schadenfreude

noun, often capitalized
scha·​den·​freu·​de | \ ˈshä-dᵊn-ˌfrȯi-də How to pronounce schadenfreude (audio) \

Definition of schadenfreude

: enjoyment obtained from the troubles of others

Did you know?

Schadenfreude is a combination of the German nouns Schaden, meaning "damage" or "harm," and Freude, meaning "joy." So it makes sense that schadenfreude means joy over some harm or misfortune suffered by another.

Examples of schadenfreude in a Sentence

Recent Examples on the Web And wags can’t help but indulge in a new round of schadenfreude at Damon’s expense. Todd Spangler, Variety, 15 June 2022 Politicians, journalists, and human rights advocates will feel a buzz of schadenfreude at this story. Jacob Carpenter, Fortune, 1 June 2022 The public has swelled with pride — and a good dose of schadenfreude — while watching the rich and powerful fall from grace for being, well, jerks. New York Times, 26 May 2022 It’s all so excessive that the tone of subtle schadenfreude now turns to concern. Peter Debruge, Variety, 21 May 2022 But the fact that these moments occur during a limited series infuses each monologue with what initially feels like irony and increasingly becomes something like schadenfreude. Los Angeles Times, 29 Apr. 2022 The thing about schadenfreude is that the freude (joy) is usually savored when the schaden (the bad thing) happens to someone else. Kim Masters, The Hollywood Reporter, 27 Apr. 2022 This led to a wave of schadenfreude towards the movie and Spielberg, with many on social media platforms complaining that the remake, good or bad, was a waste of money and time. Gene Seymour, CNN, 26 Mar. 2022 Oscars season is filled with secondhand pleasures—the vicarious thrill when a favorite film or performer receives Hollywood's most coveted award, the schadenfreude delight of debating questionable red carpet fashion choices. Lauren Hubbard, Town & Country, 23 Mar. 2022 See More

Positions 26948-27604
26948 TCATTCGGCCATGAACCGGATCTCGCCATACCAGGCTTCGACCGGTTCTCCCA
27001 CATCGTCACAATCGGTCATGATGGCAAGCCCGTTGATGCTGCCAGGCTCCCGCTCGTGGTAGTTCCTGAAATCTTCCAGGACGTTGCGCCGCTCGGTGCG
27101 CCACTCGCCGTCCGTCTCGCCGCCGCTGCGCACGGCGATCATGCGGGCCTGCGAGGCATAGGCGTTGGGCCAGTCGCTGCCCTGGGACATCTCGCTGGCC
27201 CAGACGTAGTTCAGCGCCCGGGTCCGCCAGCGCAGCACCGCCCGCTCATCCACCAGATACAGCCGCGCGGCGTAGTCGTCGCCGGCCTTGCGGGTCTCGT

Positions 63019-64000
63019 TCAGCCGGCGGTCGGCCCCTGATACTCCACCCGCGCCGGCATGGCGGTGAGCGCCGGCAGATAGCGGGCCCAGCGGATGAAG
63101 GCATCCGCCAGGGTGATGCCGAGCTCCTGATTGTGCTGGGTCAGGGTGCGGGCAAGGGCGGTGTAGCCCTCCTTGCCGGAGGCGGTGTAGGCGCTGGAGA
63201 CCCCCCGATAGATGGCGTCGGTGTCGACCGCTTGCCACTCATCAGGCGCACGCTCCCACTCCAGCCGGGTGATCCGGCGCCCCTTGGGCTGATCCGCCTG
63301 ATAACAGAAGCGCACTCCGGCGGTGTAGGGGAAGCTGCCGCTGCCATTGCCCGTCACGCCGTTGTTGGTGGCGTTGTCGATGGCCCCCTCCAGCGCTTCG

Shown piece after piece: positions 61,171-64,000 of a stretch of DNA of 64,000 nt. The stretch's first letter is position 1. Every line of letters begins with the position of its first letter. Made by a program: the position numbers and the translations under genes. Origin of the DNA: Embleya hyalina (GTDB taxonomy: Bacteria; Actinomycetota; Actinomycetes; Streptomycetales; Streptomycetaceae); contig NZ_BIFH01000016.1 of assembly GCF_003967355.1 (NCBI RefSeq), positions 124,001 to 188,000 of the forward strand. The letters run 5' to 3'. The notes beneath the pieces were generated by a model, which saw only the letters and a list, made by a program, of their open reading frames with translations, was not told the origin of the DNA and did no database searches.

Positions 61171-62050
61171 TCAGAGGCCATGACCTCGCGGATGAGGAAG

These example sentences are selected automatically from various online news sources to reflect current usage of the word 'schadenfreude.' Views expressed in the examples do not represent the opinion of Merriam-Webster or its editors. Send us feedback.

First Known Use of schadenfreude

1868, in the meaning defined above

History and Etymology for schadenfreude

German, from Schaden damage + Freude joy

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Time Traveler for schadenfreude

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The first known use of schadenfreude was in 1868

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Schachtism

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Statistics for schadenfreude

Last Updated

21 Jun 2022

Cite this Entry

“Schadenfreude.” Merriam-Webster.com Dictionary, Merriam-Webster, https://www.merriam-webster.com/dictionary/schadenfreude. Accessed 27 Jun. 2022.

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Nglish: Translation of schadenfreude for Spanish Speakers

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